Photo © Reinhard Werner-Burgtheater Wien
Life and Times: Episodes 1—5
Nature Theater of Oklahoma
"One of the most unforgettable adventures of my theatergoing experience."
Charles Isherwood, The New York Times
"Kristin is a person, who, much like anyone else, had a fairly typical childhood in which nothing very dramatic happened. Yet, in the end she had told her own story for over sixteen hours."
Kelly Copper, co-director of Life and Times
The Wilma Theater
265 South Broad Street (at Spruce) (map)
Life and Times can be seen in installments or all five episodes together as a Life and Times marathon.
$35 for individual shows / Members save 30%
Student and 25-and-under tickets $20
$65 for Episode 1—5 Marathon / Members save 30%
Student and 25-and-under tickets $20
Conceived and Directed by Pavol Liska and Kelly Copper
From a Telephone Conversation with Kristin Worrall
Original Music by Robert M. Johanson (Episode 1); Robert M. Johanson and Julie Lamendola (Episode 2); Robert M. Johanson and Daniel Gower (Episodes 3&4 and Episode 4.5); Daniel Gower (Episode 5)
Performers Ilan Bachrach, Asli Bulbul, Elisabeth Conner, Gabel Eiben, Daniel Gower, Anne Gridley, Robert M. Johanson, Matthew Korahais, Julie Lamendola, Kristin Worrall
Design Peter Nigrini
Dramaturg Florian Malzacher
Production Manager Dany Naierman
Audio Engineer Daniel Gower
Past Festival shows
Romeo and Juliet (2010), No Dice (2007).
Photos: Reinhard Werner-Burgtheater Wien
This presentation of Life and Times Episode 2 is funded in part by the New England Foundation for the Arts' National Theater Project, with lead funding from The Andrew W. Mellon Foundation, and Episodes 1 - 5 are supported by the National Endowment for the Arts.
Life and Times: Episodes 1—4 are a production of Nature Theater of Oklahoma and Burgtheater Wien. Episode 1 was created in co-production with Internationales Sommerfestival Hamburg, Kaaitheater Brussel, Théâtre de la Ville Paris, Internationale Keuze Festival Rotterdamse Schouwburg, and the Wexner Center for the Arts at The Ohio State University. Episode 2 was created in co-production with Kampnagel Hamburg, le Festival d'Avignon, Théâtre de la Ville Paris, Kaaitheater Brussel, and Rosas. Episodes 3&4 were created in co-production with Internationales Sommerfestival Hamburg, Kaaitheater Brussel, Internationale Keuze Festival Rotterdamse Schouwburg, and Künstlerhaus Mousonturm Frankfurt am Main GmbH. Funding support for Episode 1 provided by the MAP Fund, a program of Creative Capital, supported by the Rockefeller Foundation. Funding support for Episode 2 provided by and the New England Foundation for the Arts' National Theater Pilot, with lead funding from the Andrew W. Mellon Foundation. Episodes 4.5&5 are a production of Nature Theater of Oklahoma in co-production with Berliner Festspiele/ Foreign Affairs, HAU Hebbel am Ufer and Norfolk & Norwich Festival and the French Institute Alliance Française (FIAF) as part of Crossing the Line Festival 2013.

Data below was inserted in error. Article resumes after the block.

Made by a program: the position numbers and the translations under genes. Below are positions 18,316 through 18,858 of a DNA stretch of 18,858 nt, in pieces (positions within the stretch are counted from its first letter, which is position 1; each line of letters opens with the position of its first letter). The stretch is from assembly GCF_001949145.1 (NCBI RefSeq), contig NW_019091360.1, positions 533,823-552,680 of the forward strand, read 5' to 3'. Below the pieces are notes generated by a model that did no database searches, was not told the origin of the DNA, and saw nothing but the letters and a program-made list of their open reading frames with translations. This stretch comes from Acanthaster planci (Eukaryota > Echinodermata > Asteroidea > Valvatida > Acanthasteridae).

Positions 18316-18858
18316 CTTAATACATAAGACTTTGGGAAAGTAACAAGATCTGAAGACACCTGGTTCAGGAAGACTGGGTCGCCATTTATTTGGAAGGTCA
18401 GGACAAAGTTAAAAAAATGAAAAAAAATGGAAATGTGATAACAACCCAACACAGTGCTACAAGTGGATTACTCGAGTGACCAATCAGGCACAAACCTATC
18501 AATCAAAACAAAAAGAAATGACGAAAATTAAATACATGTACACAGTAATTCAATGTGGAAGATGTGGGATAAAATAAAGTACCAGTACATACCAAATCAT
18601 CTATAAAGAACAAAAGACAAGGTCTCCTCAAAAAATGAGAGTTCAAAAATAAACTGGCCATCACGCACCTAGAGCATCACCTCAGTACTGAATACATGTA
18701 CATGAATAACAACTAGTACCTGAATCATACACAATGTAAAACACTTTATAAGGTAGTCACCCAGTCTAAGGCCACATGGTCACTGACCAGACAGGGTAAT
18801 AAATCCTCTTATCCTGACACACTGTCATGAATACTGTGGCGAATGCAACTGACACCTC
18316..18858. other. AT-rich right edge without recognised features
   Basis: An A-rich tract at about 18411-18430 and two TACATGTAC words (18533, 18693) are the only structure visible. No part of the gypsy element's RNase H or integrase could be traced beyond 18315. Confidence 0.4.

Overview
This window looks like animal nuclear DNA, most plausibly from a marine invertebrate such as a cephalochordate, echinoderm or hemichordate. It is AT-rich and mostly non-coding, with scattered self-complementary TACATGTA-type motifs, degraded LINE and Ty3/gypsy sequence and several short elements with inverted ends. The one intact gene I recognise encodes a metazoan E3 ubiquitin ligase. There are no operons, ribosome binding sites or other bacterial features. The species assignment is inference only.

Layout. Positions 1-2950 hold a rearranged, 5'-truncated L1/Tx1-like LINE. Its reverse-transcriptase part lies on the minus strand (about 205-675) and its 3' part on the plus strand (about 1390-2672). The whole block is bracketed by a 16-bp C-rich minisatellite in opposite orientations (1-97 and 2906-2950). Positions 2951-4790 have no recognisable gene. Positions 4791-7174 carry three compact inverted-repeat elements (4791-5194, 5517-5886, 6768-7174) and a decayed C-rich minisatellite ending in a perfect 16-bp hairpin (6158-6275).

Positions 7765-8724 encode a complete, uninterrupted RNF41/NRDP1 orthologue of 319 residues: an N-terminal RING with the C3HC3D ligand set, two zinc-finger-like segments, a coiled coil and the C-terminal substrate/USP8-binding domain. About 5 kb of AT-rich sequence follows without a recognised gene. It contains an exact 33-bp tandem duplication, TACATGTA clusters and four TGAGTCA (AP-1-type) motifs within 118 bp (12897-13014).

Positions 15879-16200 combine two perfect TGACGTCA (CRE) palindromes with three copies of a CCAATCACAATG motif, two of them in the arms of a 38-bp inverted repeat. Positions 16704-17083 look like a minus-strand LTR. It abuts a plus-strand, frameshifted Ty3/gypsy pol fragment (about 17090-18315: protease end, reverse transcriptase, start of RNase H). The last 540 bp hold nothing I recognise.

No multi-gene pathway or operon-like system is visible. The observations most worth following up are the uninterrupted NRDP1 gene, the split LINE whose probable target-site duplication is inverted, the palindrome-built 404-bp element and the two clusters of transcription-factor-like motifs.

Can you tell me your life story?
From that one question, asked of a friend over the phone, came sixteen hours of recorded conversation that would become the text for an epic musical extravaganza of one woman's unexceptional life. Using the verbatim transcript, which begins at birth and ends in her thirties, Nature Theater presents the stages of her life in a series of episodes, each episode framed with its own highly theatrical genre—from chorus line to mystery to period piece to communist musical.
Far from the traditional narrative with dramatic structure and tension, the text resembles a patchwork quilt or spider's web—the wanderings and digressions of a single person considering the entirety of their whole life. Filled with simple moments of insight, the subject stops to consider all the moments that made her who she is. It is a portrait of an unremarkable life, an epic narrative along the lines of Proust's Remembrance of Things Past—but with some large bouncy balls, singing, and beards.
Life and Times: Episode 1
The first episode, but the beginning of the saga, covers the early years of childhood, from birth to age eight. Filled with simple moments of insight—the toy you couldn't live without, the next-door neighbor who had a better house, a father who was mysteriously quiet, the sister who never wore shoes.
Life and Times: Episode 2
A performance that fuses communist musical and "mass games" rhythmic gymnastic spectacle, Episode 2 picks up the tale from age eight to fourteen: the adolescent years—both fitting in and sticking out of the social group—are expressed through the framework of chorus and chorus line. (And tracksuits.)
Life and Times: Episode 3 & 4
Episodes 3 & 4 encompass the high school years (ages fourteen to eighteen) and the desire for freedom from the seeming prison of family life. Experimentation, rebellion, and drug use collide with religion and metaphysics—we encounter first love and first cigarettes. The considerable drama of this particular age is presented within the dramatic conventions of a "locked-room" mystery play.
Life and Times: Episode 4.5 & 5
Episode 4.5 starts with the older boys in science class and ends with the comfort of the family cat. This thirty-minute animated film features an original and full orchestral soundtrack. The saga continues in Episode 5 with the first sexual experience made into a 140-page hand-drawn, hand-calligraphed illuminated manuscript, accompanied by a live concert.